From right: President Darlene McIsaac, Secretary Treasurer Wilbur Wostraydowski, and Vice President Evelyn Jones announced that Trail Branch 47 is closing down the Senior Centre at the end of 2020 as a result of COVID-19. (Jim Bailey photo)

From right: President Darlene McIsaac, Secretary Treasurer Wilbur Wostraydowski, and Vice President Evelyn Jones announced that Trail Branch 47 is closing down the Senior Centre at the end of 2020 as a result of COVID-19. (Jim Bailey photo)

Sombre farewell; Trail seniors branch closing doors after 63 years

The association will disband in December

Trail Seniors Branch 47 has kept residents socially engaged and entertained for more than 60 years, but will become another casualty of COVID-19 come the new year.

Branch 47 president Darlene McIsaac told the Times that as of Dec. 31, 2020, the seniors centre, which was formed in 1957, will be disbanding.

“We have no money coming in,” she said.

“We’re in a building, we’re in the school. The cooking school right now, all they’re allowed, is two hours Monday, I think it is, and two hours Wednesday with only seven students. And that’s getting stressful on them too.”

The seniors centre rents its space in the Greater Trail Community Centre from the RDKB (Regional District of Kootenay Boundary), which includes the dining hall, kitchen, and office area.

The non-profit seniors group in turn rents the kitchen facilities to Selkirk College for their popular Food Service Worker Program, which teaches Life Skills as well as Vocational Skills in the Hospitality Industry for developmentally challenged adults (Adult Special Education).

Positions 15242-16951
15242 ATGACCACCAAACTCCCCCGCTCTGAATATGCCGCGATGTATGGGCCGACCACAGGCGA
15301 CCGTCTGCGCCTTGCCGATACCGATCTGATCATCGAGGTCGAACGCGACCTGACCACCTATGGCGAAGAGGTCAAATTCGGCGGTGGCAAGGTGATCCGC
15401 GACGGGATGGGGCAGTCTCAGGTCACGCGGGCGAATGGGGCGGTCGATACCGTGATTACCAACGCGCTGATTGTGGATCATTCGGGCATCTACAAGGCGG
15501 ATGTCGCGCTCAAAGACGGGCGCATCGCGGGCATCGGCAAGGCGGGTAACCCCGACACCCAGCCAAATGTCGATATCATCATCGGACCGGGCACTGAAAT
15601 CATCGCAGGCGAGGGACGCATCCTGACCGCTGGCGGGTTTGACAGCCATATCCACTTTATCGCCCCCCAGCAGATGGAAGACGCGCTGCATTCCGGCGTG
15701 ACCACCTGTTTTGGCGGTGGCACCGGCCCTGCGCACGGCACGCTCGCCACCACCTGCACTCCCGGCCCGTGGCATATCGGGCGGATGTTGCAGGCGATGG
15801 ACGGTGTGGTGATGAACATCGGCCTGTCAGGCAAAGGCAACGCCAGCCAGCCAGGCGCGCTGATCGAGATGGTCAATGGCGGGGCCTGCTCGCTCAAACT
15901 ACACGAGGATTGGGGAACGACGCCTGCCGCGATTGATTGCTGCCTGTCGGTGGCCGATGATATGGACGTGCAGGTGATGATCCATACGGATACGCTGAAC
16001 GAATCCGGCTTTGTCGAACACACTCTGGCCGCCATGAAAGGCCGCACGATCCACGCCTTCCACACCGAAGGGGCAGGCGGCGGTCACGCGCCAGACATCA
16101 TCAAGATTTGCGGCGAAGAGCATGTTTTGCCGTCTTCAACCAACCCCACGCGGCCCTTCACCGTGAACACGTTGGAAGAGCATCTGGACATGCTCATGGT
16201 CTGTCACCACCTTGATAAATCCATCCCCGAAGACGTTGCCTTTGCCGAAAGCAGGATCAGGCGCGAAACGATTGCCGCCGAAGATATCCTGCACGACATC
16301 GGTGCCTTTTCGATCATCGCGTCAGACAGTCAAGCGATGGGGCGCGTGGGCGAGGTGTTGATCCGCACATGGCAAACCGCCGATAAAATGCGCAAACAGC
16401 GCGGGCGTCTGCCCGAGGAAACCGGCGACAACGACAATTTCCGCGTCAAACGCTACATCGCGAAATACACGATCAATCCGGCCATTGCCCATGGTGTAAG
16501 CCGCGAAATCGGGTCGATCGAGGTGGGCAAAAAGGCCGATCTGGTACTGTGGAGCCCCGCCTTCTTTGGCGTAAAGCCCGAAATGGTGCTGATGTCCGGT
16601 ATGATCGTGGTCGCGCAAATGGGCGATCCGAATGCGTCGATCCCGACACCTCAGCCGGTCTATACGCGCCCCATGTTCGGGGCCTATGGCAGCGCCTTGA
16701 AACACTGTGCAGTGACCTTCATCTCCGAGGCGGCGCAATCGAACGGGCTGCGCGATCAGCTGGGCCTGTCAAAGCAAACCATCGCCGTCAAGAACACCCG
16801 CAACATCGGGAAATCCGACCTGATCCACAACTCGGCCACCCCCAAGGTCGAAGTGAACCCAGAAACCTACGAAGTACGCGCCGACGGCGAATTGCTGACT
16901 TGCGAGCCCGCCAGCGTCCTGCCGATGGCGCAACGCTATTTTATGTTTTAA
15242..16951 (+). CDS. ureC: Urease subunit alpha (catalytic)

To support the program, the senior membership routinely bought lunches and hired the group to cater various events such as seasonal banquets. The centre was also a social hub for Trail seniors, offering bingo and Canasta, banquets, dances, card games, and hot meals throughout the year, as well as musical performances and presentations from healthcare providers and others.

Unfortunately, that all came to an end in March with the onset of the pandemic.

With no public gatherings, no meetings, and no members, keeping the centre going soon became untenable.

When asked ‘What seniors can do to stay engaged without a facility like the seniors centre?’ McIsaac replied, “I don’t know, because there’s no cards anymore, there’s no bingo, there’s no dances, there’s no banquets – everything is gone.”

Seniors have been the hardest hit during the pandemic.

They are the most vulnerable to COVID-19, and it forced many to live in isolation from family and friends further eroding their physical and mental health.

To compound the situation, the recent increase in cases adds to the growing fear that a second wave is upon us.

“We have so many people in their 80s and 90s that said, even if things opened in a year they said they wouldn’t go back,” McIsaac shared.

“It just makes it hard, and I haven’t been well, and I think the stress has taken its toll on me.”

The seniors centre owns most of the dining room and kitchen contents such as the tables, chairs, kitchen appliances, pots, pans, plates, and cutlery and generously agreed to donate those to the college and students in the food service program.

The branch has been an invaluable supporter of the community, recently donating $2,500 to those being cared for under the auspices of Trail Association for Community Living, and $2,500 each to the Trail United Church food bank, and Kate’s Kitchen.

Branch 47’s activities were vital to the social, physical, and mental health of Trail seniors, and now with its closure, there are few if any options available to seniors in the community.

“Trying to keep things going, there’s only three of us working (the executive) at it now, so it’s hard,” said McIsaac. “There are seniors I want to go and visit, and I just can’t.”

City of TrailSeniors